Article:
Few would have expected that Everlast would be where he is today. After a less-than-promising start as a pretty pinup boy not unlike the lads in ‘N Sync, he “Jump”-started his career with proud rapping Irishmen House Of Pain, but the dissolution of that group, coupled with his hard-partying bad-boy lifestyle, did not bode well for his future. Ironically, it was when his future was nearly cut off altogether by a freak heart attack that he got his personal and professional life back together, and he returned with Whitey Ford Sings The Blues, a surprisingly introspective and powerful solo album that has more in common with Neil Young and Willie Nelson (or maybe Beck and Sublime) than with House Of Pain or any other straightahead rap act.
EVERLAST, a.k.a. Erik Schrody, spent his formative years in the suburbs of the San Fernando Valley (yes, the same Valley immortalized in song by Frank Zappa) and kicked off his rapping career with Ice-T’s Rhyme Syndicate Cartel. After releasing the whitewashed teen-heartthrob album Forever Everlasting in 1990, he formed the much more credible House Of Pain with Leor “DJ Lethal” Dimant (who’s now in Limp Bizkit) and Danny “Danny Boy” O’Connor. But rve years later, after recording three albums with the trio, Everlast was on his own once again.
It was on the rnal day of recording what would become Whitey Ford that Everlast underwent an emergency heart-valve-replacement operation to repair a torn muscle in his heart. (He was born with a heart defect and knew that it would eventually have to be surgically corrected, but his frequent cigarette- and pot-smoking greatly exacerbated the problem and made surgery necessary at a much earlier age than expected.)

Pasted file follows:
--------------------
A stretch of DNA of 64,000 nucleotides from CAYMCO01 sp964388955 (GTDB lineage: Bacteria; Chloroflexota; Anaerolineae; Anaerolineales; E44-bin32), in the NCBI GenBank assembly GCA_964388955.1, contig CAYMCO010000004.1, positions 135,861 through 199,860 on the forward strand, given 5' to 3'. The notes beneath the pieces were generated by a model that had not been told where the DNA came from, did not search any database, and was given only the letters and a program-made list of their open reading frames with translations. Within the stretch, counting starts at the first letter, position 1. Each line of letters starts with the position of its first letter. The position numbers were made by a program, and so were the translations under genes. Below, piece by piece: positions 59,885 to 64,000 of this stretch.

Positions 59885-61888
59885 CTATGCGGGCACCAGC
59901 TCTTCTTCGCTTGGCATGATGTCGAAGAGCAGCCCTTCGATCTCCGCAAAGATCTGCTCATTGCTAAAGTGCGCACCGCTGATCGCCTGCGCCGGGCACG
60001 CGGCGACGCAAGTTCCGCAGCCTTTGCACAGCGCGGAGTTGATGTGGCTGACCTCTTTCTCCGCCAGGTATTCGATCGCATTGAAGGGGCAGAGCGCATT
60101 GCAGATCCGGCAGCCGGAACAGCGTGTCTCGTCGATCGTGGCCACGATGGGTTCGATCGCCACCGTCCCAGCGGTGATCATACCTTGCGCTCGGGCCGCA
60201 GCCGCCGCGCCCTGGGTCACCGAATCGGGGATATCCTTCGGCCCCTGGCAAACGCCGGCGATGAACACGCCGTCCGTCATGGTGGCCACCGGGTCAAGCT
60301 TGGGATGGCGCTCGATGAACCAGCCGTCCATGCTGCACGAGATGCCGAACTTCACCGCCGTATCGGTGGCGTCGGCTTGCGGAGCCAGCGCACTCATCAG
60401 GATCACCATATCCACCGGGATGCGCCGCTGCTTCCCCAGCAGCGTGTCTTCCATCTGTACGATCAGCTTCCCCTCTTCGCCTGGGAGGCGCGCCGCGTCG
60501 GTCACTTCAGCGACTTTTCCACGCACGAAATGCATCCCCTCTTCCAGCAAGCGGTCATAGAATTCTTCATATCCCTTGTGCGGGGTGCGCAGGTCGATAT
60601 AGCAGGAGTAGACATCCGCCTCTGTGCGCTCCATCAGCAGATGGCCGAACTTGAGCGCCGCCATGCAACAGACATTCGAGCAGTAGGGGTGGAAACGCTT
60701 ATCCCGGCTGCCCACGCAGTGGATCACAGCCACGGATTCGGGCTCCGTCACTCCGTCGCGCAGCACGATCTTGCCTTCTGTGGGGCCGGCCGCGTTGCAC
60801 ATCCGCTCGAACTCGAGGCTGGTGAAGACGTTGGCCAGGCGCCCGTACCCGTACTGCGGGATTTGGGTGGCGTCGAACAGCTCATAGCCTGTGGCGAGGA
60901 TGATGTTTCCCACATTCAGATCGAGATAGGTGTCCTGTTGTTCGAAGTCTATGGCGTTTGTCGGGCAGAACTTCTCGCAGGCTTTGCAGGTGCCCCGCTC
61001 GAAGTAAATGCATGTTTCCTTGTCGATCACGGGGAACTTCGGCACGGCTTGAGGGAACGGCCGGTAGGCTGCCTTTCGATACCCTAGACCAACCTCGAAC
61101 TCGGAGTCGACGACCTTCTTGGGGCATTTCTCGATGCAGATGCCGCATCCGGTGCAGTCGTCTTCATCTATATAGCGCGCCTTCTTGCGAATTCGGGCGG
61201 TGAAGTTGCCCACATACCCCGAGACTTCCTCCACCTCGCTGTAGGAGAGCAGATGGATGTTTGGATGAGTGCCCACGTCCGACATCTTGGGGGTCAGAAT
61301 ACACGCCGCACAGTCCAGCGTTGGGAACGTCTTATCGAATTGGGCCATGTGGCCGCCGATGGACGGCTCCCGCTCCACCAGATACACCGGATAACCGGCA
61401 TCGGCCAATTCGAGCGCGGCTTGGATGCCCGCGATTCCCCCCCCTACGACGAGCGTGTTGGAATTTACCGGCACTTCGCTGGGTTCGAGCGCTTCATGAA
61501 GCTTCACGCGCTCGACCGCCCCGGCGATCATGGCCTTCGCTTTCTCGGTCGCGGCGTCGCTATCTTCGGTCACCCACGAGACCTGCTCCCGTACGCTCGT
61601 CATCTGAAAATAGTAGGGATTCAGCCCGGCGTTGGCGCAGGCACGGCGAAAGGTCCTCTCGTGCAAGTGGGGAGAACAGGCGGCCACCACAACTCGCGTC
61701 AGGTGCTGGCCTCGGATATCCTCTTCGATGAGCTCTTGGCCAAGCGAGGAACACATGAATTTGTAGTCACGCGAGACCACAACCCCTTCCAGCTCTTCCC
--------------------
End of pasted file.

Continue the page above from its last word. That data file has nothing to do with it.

Everlast thankfully survived the open-heart surgery, but ironically, Whitey is full of chilling references to death, near-death and hospitals (“Death Comes Callin’,” “Hot To Death,” “Painkillers”), as if he was keenly aware of his mortality during the making of this brutally honest album.
If Everlast hadn’t pulled through, Whitey Ford would have been a rtting epitaph, leaving behind a respectable and impressive post-House Of Pain legacy for Everlast. An unexpectedly mature album mixing hip-hop samples with emotional, reflective lyrics and Everlast’s own bluesy and at times acoustic guitar work, Whitey may confound old-school fans expecting more frat-boy party-rap anthems. But it clearly showcases Everlast’s musical diversity and long-hidden singer-songwriter talents, and it will therefore only broaden his audience in the end; the first single, “What It’s Like,” has already become a staple on modern rock radio, a format that previously would have steered clear of a “rap” artist formerly of House Of Pain.